By Lyn Collingwood, Bulletin 2023/3, May 2023

Brian Tasman Dewhurst (1927-94), a distinguished foreign correspondent, lived at 54 Westmoreland St, Glebe.  He was a life member of the Sydney Journalists Club.

The Dewhurst family home at 54 Westmoreland St. Image: Lyn Collingwood

Brian Tasman Dewhurst worked as a foreign correspondent for United Press International (UPI) for 38 years.  His overseas postings included Karachi, New Delhi, London, New York, Honolulu and Tokyo, and he served two rotations during the Vietnam War.  As UPI’s North Asia Manager, he was elected a vice-president of the Foreign Correspondents’ Club of Japan.

Dewhurst’s Australian home address from childhood until his mid-thirties was 54 Westmoreland St.  Born on 29 June 1927, he was the only child of Tasman Vincent Dewhurst, a chemist’s assistant, and Marjorie Beryl, née Keegan, who married at Redfern in 1924.  Brian’s father died in 1940.  His mother did not remarry. 

Brian Dewhurst’s great-great-great grandfather Charles, a blacksmith convict.

On his father’s side, Brian Dewhurst descended from convicts.  His great-great-great grandfather was Charles Dewhurst, a Yorkshire-born blacksmith sentenced to seven years for the theft of money, a quantity of silver and a gun.  Charles arrived in Tasmania on the transport Roslin Castle in 1828 and was awarded a conditional pardon for helping capture four bushrangers.  In 1836 he received official permission to marry Elizabeth Banks, a country servant transported for seven years for stealing a cow.  She died in childbirth in 1851; her widower remarried and raised a second large family.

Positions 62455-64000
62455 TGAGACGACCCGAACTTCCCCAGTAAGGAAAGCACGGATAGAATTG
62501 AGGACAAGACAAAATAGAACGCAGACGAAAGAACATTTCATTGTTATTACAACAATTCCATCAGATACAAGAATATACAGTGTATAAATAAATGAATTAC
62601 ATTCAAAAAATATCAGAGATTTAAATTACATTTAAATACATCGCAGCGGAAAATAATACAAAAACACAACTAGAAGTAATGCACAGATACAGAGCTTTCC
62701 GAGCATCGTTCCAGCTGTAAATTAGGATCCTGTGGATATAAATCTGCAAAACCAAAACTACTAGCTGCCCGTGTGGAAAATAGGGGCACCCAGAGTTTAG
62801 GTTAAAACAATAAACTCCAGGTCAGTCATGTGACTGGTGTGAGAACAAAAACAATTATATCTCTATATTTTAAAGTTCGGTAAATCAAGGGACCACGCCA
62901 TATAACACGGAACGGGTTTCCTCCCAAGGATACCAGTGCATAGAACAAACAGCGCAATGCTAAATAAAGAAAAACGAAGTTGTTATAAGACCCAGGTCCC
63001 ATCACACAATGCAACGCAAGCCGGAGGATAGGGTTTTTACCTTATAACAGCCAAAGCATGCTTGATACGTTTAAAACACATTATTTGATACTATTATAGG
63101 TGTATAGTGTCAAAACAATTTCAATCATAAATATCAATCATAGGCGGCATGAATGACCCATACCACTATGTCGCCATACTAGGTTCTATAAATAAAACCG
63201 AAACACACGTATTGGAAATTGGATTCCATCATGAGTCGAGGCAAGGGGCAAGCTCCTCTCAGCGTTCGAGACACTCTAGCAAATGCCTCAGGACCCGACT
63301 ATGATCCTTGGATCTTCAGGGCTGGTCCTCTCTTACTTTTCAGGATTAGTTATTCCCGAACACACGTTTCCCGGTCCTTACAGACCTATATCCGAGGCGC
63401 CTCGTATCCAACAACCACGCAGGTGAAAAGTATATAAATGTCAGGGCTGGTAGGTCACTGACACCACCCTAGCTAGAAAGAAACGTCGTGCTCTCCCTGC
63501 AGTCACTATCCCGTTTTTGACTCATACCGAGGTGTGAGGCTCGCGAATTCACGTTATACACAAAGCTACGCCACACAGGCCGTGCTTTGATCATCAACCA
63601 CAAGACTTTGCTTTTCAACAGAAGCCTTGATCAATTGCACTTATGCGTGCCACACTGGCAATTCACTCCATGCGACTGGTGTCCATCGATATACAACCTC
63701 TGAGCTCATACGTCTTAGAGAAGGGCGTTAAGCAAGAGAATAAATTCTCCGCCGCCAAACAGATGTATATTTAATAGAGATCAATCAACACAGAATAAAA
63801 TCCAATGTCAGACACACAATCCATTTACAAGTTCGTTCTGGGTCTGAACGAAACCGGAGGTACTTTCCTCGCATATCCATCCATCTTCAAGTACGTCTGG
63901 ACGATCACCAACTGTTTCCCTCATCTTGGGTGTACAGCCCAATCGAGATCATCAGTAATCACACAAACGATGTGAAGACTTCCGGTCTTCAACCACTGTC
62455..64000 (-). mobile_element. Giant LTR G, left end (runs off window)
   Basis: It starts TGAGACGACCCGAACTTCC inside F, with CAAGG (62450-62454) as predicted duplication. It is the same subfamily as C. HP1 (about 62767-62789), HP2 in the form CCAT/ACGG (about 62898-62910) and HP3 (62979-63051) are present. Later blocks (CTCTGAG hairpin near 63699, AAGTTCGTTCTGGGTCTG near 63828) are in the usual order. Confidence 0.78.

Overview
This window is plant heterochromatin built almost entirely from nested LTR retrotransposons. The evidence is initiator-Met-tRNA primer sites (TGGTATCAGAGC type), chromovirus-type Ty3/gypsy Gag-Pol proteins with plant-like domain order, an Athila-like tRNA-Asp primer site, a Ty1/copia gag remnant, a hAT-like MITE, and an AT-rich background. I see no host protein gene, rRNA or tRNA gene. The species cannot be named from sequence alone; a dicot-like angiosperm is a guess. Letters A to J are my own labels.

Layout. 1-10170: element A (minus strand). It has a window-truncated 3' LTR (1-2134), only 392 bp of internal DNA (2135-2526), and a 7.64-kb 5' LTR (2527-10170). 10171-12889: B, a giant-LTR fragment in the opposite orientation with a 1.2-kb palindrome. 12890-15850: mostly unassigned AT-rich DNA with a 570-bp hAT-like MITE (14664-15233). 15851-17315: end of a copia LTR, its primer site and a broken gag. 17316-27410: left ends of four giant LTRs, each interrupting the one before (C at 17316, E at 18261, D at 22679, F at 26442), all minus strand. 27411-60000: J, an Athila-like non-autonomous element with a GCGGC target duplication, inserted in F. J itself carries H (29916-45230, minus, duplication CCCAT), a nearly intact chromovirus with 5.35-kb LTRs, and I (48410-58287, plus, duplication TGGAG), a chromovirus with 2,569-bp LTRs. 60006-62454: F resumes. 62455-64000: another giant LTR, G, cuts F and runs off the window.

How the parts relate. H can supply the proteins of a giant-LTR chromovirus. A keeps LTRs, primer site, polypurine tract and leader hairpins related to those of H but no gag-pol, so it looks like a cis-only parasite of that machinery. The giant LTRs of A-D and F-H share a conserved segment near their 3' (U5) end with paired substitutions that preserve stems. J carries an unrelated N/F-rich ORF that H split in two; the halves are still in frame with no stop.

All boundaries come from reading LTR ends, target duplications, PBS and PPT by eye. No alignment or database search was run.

Brian, a classmate at Glebe Public School of future newspaper cartoonist Les Tanner, was educated to Intermediate level and gained a certificate in accountancy. As a 16-year-old Daily Telegraph copy boy, he slipped past security at the American Red Cross Club and persuaded Eleanor Roosevelt, the visiting First Lady, to autograph a menu.  Aged 18, he joined the AIF’s First Australian Cinema Unit where he trained as a projectionist.  

Dewhurst was a keen follower of sports, especially tennis.  He edited the journal Australian Tennis and was elected chairman of the Australian Tennis Writers’ Association.  Among the careers he followed was that of Lew Hoad, another Glebe Public ex-pupil. 

Brian Dewhurst, wearing an open-neck shirt and no tie, with other Board members of the
Sydney Journalists’ Club. Image: The Journalists’ Club, Sydney.

A life member of the Sydney Journalists’ Club, Dewhurst told the story that at one election he walked into a Board meeting with enough votes to gain the presidency but exited as chairman of the Dress Committee, a group which acted as the ‘style police’.  By the relaxed 1970s, jackets and ties were no longer obligatory in the Club’s dining room.  Shorts with long socks were accepted, and open-neck shirts – but only the top two buttons could be left undone.   A ban on journalists wearing hats and exposed braces while working at their desks was enforced.

Ill health forced ‘Dewie’ to take early retirement in 1992.   He moved into a Bondi apartment and died from emphysema on 18 February 1994, less than a fortnight after the death of his mother.  In 1995 he was awarded, posthumously, a medal for media service in Vietnam. 




Sources: Angel, Don The Journalists’ Club, Sydney: a fond history; Australian Archives; Libraries Tasmania website; NSW electoral rolls; NSW registry of births, deaths, marriages; Pomeroy, Charles (Ed) Foreign Correspondents in Japan: Reporting a Half Century of Upheavals: From 1945 to the Present (Rutland Tuttle, 1998): Sydney telephone directories; Trove website.